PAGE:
– Jamie Anderson
Grief is just love with no place to go.
We grieve because we love. Love, is not painful but to love is to put ourselves at the risk of pain. Grief visits us at the departure of our beloved and the separation can be life-wrecking and sometimes, life-ending. Death can be sudden or through a long-lived illness. And as certain as it is, death always catches us off-guard for nothing could ever prepare us for the loss of those we love.
Renowned Christian apologists have often referred to grief as the dark night of the soul because in grief we are not only separated from those we love but we also feel separated from God. We feel forsaken of Him, as though He does not care. “How could a good God allow my child to die?” “If God was loving then my father wouldn’t have died.” But all our ardent prayers for relief and mercy seem to fall on deaf ears. The valley of the shadow of death is indeed a dark place for any soul to walk in. When Christ came face to face with death on the cross He cried out, “My God, My God, why have You forsaken me?” He too felt separated from the Father.
He too is familiar with grief. He was made in human-likeness that He might empathise with man. He travelled the path of grief to prepare the way for His followers to overcome. When Christ heard of the death of John the Baptist, He “departed thence by ship into a desert place apart…” He wanted to be alone, to mourn the death of His friend and cousin. That is what grief does, it drives us to desert places emotionally and mentally and physically too. We want to be apart, we want to be alone. And this feeling is not foreign to our Saviour. He was, after all, a man of sorrows as He sorrowed “even unto death” and often retreated to quiet places when His soul was troubled. Therefore, as Christians we can rejoice and be of good cheer in tribulation for even in solitude we are in good company!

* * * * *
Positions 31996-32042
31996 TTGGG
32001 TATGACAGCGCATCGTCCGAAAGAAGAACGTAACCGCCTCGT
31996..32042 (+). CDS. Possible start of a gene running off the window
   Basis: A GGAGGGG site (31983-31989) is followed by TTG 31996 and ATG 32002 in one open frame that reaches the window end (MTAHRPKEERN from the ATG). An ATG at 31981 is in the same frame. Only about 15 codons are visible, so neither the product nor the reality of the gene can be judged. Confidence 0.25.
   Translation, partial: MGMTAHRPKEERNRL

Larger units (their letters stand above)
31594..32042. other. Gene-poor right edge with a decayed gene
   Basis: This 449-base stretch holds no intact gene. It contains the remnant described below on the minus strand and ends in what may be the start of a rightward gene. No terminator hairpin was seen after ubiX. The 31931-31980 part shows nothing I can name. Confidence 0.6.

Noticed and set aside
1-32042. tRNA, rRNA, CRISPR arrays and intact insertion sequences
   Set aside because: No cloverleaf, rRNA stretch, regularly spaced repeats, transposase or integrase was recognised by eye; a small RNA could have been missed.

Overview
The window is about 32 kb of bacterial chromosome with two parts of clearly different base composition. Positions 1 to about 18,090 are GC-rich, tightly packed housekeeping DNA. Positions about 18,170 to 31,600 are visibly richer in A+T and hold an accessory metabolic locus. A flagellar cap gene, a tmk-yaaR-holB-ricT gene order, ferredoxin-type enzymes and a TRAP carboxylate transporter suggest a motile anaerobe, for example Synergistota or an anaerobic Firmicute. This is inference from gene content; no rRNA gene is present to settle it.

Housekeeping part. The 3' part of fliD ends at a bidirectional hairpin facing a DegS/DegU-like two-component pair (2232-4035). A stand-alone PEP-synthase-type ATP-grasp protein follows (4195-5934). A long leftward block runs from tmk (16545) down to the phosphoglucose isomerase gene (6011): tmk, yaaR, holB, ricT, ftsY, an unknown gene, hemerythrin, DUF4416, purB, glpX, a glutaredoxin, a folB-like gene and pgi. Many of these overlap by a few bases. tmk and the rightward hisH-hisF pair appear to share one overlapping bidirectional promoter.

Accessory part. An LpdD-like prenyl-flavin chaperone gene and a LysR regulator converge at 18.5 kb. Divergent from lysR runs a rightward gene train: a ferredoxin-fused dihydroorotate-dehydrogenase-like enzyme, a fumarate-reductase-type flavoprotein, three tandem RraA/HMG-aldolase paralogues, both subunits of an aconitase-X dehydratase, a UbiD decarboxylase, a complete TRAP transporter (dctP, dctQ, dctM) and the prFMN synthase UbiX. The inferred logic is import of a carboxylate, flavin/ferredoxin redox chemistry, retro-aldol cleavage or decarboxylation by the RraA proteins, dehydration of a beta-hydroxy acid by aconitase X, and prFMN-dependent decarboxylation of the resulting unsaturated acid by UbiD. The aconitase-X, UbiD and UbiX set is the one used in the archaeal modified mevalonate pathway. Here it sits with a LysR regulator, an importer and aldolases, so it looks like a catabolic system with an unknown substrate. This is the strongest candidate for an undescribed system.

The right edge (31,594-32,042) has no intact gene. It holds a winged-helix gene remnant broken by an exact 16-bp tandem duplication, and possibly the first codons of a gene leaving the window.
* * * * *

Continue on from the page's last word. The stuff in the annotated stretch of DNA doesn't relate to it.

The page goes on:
The Bible is filled with precious promises of resurrection and reunion with dear ones who have departed. In Isaiah 25:8 we are promised that the Lord, our Lord Jesus Christ, shall return to swallow up death forever and will wipe away every tear from our faces. What a consoling thought, what a blessed thought! But until then we must still grieve, we must still shed tears and we must still endure the sting of death…for in this world we will not be without tribulation. Yet, as we grieve, as we hold on to this love that has no recipient, we can rest on the promise that we are not alone, we are not forsaken, and that Christ grieves with us because in our affliction He too is afflicted (Isaiah 63:9).
Displaced love is wearisome and a burden too heavy to carry on our own. Joseph Scriven knew this well when he penned down the words “oh what needless pain we bear, all because we do not carry everything in God in prayer”, in his well-known hymn, “What a Friend We Have in Jesus”. Prayer remains the Christian’s consolation, thus, the Lord invites us to come to Him with our heavy burdens and our displaced love that He might give us rest in return (Matthew 11:28). And though from time to time we may borrow back the grief, we must just always remember to give it back to its Bearer…
There is a place for grief at the feet of Jesus.